Belfast Telegraph

Saturday 30 August 2014

Government Learjet flies boy to op

The Government Learjet has been used to take a critically ill two-year-old boy for a life-saving liver transplant in the UK

The Government Learjet has been used to take a critically ill two-year-old boy for a life-saving liver transplant in the UK.

The Air Corps also carried a one-month-old baby from Crumlin Children's Hospital for treatment at King's College Hospital in London.

The two Air Ambulance missions took place within half an hour of each other, at 12.30pm and 12.55pm on Thursday.

Both aircraft were fitted out with specialist LifePort facilities and carried HSE staff and landed safely at RAF Northolt, London.

A Defence Forces spokesman said the Learjet had been prioritised over commercial flights and was the first aircraft to leave Dublin airport following the earlier closure due to snowfall.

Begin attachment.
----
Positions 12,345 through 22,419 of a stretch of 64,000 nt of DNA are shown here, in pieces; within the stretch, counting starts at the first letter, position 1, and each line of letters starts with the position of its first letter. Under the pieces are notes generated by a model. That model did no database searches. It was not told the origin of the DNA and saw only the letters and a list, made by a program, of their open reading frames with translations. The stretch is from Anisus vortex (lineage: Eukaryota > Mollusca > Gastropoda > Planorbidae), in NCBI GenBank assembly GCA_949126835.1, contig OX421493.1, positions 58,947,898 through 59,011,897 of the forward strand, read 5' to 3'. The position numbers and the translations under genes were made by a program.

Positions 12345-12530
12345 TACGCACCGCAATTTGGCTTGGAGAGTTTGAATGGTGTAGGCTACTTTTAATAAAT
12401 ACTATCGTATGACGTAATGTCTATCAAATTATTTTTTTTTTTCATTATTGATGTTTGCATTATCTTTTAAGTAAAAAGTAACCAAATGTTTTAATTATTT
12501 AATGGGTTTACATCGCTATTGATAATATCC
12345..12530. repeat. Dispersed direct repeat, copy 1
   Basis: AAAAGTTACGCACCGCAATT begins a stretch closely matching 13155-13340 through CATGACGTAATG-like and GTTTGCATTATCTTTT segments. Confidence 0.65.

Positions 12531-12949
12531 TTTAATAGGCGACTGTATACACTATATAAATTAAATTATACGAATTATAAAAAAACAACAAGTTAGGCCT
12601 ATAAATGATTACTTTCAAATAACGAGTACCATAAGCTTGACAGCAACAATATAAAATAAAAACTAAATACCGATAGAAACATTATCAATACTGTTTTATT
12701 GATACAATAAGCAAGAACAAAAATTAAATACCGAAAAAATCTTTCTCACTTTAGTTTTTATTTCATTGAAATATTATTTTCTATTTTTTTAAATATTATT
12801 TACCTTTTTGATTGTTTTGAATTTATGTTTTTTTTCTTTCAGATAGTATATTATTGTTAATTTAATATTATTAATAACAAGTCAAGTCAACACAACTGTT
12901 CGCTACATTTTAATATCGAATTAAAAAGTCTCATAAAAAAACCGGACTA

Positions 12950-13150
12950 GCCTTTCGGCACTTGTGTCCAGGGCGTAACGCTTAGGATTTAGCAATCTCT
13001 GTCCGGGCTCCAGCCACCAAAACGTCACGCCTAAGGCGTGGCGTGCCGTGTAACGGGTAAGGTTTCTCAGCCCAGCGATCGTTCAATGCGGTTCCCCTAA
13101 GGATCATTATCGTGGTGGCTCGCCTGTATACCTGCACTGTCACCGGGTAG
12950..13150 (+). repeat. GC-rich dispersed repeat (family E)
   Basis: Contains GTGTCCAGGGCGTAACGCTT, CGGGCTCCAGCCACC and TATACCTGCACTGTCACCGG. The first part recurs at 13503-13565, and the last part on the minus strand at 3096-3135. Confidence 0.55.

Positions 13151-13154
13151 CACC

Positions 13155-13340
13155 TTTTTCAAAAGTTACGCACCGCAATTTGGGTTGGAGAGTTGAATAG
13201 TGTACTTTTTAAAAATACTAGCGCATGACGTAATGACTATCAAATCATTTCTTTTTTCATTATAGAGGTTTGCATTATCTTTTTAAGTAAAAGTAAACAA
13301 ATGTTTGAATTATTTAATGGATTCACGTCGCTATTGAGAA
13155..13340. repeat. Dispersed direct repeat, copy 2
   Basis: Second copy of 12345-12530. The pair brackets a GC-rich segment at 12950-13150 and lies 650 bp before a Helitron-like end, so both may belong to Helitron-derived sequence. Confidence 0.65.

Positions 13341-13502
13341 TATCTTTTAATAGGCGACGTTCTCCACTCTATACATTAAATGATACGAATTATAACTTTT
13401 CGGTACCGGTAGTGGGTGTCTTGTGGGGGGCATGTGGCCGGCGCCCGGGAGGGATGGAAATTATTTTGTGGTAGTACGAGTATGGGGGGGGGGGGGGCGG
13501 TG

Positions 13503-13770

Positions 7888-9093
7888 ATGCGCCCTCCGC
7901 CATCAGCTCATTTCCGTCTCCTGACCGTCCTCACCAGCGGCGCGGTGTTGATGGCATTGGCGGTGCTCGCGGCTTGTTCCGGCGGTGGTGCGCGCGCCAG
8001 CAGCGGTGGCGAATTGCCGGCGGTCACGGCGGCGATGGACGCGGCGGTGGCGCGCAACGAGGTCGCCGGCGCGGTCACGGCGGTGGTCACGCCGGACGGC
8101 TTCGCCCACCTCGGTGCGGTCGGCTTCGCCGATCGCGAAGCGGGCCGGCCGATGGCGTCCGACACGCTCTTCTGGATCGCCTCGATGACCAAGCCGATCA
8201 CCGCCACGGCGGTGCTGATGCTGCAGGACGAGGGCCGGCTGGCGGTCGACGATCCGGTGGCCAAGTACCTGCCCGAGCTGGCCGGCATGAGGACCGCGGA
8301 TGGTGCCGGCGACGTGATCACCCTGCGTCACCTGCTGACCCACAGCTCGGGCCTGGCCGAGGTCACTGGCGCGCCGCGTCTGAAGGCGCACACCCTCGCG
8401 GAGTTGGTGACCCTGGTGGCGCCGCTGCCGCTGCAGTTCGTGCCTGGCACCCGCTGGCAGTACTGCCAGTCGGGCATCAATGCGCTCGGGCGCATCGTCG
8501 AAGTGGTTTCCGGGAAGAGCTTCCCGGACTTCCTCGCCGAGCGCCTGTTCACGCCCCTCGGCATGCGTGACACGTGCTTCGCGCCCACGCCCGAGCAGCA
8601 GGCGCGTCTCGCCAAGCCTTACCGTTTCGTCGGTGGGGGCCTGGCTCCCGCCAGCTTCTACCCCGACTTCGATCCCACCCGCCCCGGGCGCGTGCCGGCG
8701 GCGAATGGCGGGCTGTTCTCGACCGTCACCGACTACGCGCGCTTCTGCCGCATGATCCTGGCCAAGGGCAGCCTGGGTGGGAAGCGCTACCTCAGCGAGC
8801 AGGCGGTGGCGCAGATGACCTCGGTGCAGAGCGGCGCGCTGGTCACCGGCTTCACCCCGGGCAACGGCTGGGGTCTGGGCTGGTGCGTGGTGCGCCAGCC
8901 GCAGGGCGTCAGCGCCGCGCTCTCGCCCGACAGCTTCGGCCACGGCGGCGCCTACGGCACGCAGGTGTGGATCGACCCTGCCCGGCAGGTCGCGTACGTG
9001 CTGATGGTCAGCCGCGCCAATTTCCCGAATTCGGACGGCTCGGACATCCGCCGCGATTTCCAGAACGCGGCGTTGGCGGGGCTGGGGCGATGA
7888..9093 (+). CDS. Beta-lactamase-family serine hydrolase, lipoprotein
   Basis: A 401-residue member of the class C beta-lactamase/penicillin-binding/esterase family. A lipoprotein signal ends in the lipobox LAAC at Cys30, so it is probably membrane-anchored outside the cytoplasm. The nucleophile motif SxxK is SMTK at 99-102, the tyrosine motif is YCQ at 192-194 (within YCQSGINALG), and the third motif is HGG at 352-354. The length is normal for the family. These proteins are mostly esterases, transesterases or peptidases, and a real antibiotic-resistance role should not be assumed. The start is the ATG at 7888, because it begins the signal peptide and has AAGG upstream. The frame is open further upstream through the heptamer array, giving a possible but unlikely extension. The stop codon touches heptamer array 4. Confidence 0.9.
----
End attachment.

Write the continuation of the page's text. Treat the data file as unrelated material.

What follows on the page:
The toddler will also undergo his surgery in King's College Hospital.

A total of 65 Air Ambulance missions have been carried out by the Air Corps so far this year, transporting neo-natal, transplant and other seriously ill patients to medical facilities in the UK and Ireland.

The figure includes an operation carried out flying in reduced visibility due to snow using Night Vision Goggles earlier this week.

Meanwhile, a Defence Forces spokesman said the Air Corps had flown in excess of 6,200 missions so far this year.

"Some 280 maritime patrols were also carried out, safeguarding Ireland's interests at sea in conjunction with the Naval Service," he said.

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